Abstract #437

# 437
Milk oligosaccharides: The influence of the milk glycome on human health.
R. Hickey*1, 1Teagasc Food Research Centre, Moorepark, Fermoy, Co. Cork, Ireland.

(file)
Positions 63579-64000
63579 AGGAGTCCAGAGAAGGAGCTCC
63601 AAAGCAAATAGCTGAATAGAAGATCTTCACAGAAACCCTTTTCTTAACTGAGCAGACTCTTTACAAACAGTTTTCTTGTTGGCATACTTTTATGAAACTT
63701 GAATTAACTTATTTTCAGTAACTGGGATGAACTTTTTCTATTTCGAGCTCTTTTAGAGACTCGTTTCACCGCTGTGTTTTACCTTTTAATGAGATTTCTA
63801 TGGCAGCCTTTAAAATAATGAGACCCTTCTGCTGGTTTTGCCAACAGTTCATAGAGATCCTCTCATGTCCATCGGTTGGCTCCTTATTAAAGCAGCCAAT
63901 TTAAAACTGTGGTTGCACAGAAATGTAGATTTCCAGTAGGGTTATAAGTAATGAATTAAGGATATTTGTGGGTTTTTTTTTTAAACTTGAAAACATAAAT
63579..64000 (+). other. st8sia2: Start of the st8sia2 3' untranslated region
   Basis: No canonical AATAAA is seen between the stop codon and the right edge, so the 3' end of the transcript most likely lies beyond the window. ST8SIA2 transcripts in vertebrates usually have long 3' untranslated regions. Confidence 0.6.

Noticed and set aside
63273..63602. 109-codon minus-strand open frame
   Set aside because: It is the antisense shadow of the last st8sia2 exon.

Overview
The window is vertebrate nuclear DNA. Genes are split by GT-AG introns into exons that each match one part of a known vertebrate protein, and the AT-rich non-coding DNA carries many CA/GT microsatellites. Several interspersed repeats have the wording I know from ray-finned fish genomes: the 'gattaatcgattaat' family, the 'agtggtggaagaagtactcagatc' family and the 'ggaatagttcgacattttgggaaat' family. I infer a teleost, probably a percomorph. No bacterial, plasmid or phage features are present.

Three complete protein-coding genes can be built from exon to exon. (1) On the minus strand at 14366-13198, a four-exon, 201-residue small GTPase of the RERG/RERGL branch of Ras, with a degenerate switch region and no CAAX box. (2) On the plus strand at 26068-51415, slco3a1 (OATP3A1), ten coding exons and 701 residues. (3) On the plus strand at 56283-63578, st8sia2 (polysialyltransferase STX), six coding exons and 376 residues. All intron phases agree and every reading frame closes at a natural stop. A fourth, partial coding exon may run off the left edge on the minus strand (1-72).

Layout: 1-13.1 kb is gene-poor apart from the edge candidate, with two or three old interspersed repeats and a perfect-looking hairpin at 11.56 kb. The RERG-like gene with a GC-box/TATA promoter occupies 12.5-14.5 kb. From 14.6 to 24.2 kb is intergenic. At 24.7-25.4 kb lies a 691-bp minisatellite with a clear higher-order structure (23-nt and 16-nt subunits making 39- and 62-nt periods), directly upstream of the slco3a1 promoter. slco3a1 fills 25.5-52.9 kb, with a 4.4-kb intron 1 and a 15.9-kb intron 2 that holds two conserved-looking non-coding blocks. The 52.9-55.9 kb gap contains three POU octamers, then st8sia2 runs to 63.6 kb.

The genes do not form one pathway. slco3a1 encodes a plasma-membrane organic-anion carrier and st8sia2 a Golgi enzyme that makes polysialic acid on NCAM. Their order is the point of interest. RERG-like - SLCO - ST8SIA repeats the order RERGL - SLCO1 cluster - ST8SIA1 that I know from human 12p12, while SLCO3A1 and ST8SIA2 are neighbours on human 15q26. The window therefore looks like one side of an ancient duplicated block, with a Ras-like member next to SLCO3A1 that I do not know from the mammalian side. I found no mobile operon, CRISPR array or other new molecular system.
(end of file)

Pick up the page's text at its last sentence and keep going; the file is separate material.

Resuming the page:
Oligosaccharides are the third most abundant component in human milk. It is widely accepted that they play several important protective, physiological, and biological roles including selective growth stimulation for beneficial gut microbiota, inhibition of pathogen adhesion and immune-modulation. However, until recently, very few commercial products on the market capitalized on these functions. This is mainly because the quantities of human milk oligosaccharides required for clinical trials have been unavailable. Recently, clinical studies have tested the potential beneficial effects of feeding infants formula containing 2’-fucosylactose, the most abundant HMO in human milk. These studies have opened this field for further well-designed studies which are required to fully understand the role of HMO. However, one of the most striking features of human milk is its diversity of oligosaccharides with over 150 identified to date. It may be that a mixture of oligosaccharides is even more beneficial to the infant than a single structure. For this reason, the milk of domestic animals has become a focal point in recent years as an alternative source of complex oligosaccharides with associated biological activity. Bovine milk is an ideal candidate, given its wide availability and its use in so many regularly consumed dairy products. The carbohydrate fraction of bovine milk is divided into lactose, free oligosaccharides and bound glycans or glycoconjugates. This presentation will focus specifically on free oligosaccharides and glycosylated bovine milk proteins and the biological roles associated with such structures. A major area of interest is the effect of milk glycans on host-microbial interactions in the gut. For instance, glycosylated components in milk are known to alter intestinal glycosylation, which in turn contributes to early immune development and maturation of the newborn intestinal tract. Strategies to increase the colonisation of infant-associated bifidobacteria have been extensively investigated in recent years with promising results.